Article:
Looking ahead, the expectation is that private label will continue to carve out a healthy share of retail sales within the next five years, with SA poised to benefit from a growing middle class and urbanisation and increasing modern trade access.
• For more, go to Nielsen.
- Advanced analytics and artificial intelligence (AI) will resolve the integrated online/offline return on marketing investment dilemma
- Voice technology will break through in creative planning and the marketing mix
- Chinese leadership in social media and social media analytics will be ‘fast-followed’ by the west
- The emergence of the ‘branded experience network’ will transform media management in to ‘internet of everything’ management
- Brands will start to take the portrayal of women in advertising seriously
- Amazon will emerge from the advertising world ‘shadows’ to make the duopoly a triopoly
- Vertical video will lead the way in creativity
- The big screen will make a comeback, bigger and better than before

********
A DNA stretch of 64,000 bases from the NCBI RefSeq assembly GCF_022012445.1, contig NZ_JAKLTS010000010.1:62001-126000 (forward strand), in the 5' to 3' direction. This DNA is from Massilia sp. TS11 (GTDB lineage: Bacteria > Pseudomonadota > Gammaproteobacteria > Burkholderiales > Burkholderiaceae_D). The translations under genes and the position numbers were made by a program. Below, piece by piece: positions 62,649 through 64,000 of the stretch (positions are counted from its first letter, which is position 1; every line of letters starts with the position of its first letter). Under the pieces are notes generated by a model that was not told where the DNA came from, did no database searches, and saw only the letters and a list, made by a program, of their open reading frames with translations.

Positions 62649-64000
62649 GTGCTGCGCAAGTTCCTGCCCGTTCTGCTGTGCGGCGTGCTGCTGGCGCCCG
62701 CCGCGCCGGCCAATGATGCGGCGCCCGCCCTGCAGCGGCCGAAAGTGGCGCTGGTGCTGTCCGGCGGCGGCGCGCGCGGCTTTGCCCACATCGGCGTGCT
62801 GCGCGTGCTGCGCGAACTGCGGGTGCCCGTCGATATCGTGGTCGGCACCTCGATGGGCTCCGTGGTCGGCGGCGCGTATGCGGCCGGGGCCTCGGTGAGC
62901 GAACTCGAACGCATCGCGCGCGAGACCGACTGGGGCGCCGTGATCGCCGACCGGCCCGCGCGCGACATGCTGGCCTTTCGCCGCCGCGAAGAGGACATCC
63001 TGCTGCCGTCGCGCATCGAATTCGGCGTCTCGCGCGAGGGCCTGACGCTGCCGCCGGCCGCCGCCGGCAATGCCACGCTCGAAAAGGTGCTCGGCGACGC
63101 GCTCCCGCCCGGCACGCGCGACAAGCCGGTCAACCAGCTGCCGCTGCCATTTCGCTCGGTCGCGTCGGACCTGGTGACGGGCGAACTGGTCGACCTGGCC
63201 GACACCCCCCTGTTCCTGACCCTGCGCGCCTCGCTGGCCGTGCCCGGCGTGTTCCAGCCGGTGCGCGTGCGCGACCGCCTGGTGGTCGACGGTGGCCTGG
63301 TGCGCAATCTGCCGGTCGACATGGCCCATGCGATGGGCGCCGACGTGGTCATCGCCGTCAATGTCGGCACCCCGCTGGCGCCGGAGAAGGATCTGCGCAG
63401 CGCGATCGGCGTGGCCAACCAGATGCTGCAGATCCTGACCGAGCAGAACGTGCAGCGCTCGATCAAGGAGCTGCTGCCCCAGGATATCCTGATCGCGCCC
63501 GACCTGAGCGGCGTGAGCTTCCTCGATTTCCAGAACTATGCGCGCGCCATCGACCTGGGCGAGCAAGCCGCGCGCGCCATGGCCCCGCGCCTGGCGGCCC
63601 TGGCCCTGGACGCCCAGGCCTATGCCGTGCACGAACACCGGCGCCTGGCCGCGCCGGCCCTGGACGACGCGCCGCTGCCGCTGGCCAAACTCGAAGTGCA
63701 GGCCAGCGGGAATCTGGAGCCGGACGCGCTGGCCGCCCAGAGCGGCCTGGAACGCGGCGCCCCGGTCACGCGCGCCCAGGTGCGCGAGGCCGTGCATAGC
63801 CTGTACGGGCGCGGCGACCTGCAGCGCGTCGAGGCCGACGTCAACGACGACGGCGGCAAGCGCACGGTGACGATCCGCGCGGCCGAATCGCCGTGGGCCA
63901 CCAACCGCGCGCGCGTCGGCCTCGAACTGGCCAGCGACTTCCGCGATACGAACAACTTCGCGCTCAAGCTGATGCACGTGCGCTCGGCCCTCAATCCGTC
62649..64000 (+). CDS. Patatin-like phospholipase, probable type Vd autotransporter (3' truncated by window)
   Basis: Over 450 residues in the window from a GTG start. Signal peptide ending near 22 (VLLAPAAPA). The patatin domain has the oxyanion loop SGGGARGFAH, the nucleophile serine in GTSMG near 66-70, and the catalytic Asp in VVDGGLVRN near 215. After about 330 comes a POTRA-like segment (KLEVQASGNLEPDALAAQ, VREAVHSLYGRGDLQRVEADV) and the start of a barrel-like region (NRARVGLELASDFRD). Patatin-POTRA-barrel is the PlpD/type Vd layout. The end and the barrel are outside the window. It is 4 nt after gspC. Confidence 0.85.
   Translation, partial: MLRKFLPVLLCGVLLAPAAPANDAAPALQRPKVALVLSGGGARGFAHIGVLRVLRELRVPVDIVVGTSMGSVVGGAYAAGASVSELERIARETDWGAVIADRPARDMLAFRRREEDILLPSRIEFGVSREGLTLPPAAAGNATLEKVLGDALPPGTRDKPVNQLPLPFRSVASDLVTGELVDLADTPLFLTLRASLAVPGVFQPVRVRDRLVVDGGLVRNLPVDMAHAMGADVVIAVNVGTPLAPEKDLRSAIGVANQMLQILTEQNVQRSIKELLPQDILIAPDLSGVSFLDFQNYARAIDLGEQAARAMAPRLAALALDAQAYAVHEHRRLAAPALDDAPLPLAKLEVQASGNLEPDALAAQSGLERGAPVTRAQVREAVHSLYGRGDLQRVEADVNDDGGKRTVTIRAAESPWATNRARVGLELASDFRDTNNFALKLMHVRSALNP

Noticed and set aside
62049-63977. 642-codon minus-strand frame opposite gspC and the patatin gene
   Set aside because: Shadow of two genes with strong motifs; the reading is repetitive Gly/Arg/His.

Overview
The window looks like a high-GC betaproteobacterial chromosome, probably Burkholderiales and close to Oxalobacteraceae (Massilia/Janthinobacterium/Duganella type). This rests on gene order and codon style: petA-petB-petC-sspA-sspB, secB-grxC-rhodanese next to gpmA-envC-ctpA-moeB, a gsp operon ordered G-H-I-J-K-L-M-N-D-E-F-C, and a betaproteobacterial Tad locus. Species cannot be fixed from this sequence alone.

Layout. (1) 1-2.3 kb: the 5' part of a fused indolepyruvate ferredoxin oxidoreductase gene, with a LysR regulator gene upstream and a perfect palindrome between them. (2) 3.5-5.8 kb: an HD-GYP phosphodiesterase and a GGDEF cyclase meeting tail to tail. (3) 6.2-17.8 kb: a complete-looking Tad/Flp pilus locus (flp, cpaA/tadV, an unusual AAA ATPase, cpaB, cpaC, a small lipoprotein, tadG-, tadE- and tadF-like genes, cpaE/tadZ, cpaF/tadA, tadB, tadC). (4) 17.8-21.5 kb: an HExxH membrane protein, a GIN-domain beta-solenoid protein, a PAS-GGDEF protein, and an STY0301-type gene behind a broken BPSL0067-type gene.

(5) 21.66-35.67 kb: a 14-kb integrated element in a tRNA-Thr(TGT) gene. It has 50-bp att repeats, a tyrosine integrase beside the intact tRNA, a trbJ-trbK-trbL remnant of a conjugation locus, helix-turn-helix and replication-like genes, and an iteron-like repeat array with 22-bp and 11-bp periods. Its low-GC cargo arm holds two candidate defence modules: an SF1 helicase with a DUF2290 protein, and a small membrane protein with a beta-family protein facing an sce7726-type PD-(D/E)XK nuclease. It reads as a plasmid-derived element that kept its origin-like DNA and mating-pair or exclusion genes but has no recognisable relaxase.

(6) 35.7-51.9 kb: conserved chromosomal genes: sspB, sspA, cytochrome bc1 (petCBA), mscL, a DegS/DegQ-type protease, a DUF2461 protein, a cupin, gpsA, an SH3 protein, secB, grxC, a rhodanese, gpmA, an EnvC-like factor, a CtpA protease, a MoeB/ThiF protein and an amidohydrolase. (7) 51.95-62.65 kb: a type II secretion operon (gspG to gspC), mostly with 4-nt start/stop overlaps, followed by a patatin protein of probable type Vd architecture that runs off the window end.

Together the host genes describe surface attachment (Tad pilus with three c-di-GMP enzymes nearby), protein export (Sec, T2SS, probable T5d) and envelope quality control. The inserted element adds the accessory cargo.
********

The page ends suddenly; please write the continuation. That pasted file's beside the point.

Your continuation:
- Attitudinal insights, combined with predictive modelling, will make programmatic buying more agile and accurate
- Influencer marketing strategies will pivot to prioritise credibility ahead of reach
- GDPR compliance will drive more sophistication in brand data strategies
- Augmented reality (AR) will start to shape both the consumer journey and customer experience.
• Download the full report at Kantar (registration required).
The Eardley Analysis
The State of Sales 2018
LinkedIn Sales Solutions
by Mark Eardley. “The influence of a strong brand increased by 37% since last year and is the No. 1 factor cited by decision makers when choosing to engage with sales.” If you’re a B2B marketer, that will be music to your ears. Strong brands trigger sales. Not only that, when companies are deciding what they’re going to buy and who they’ll buy it from, brand influence is getting even stronger.
Fairly obviously, the report goes on to say that a strong brand needs to be backed up by a strong sales team. The brand might open the ‘doors of consideration’ but once opened — and to move deals forwards — here’s what buying-decision influencers say they expect from sales people: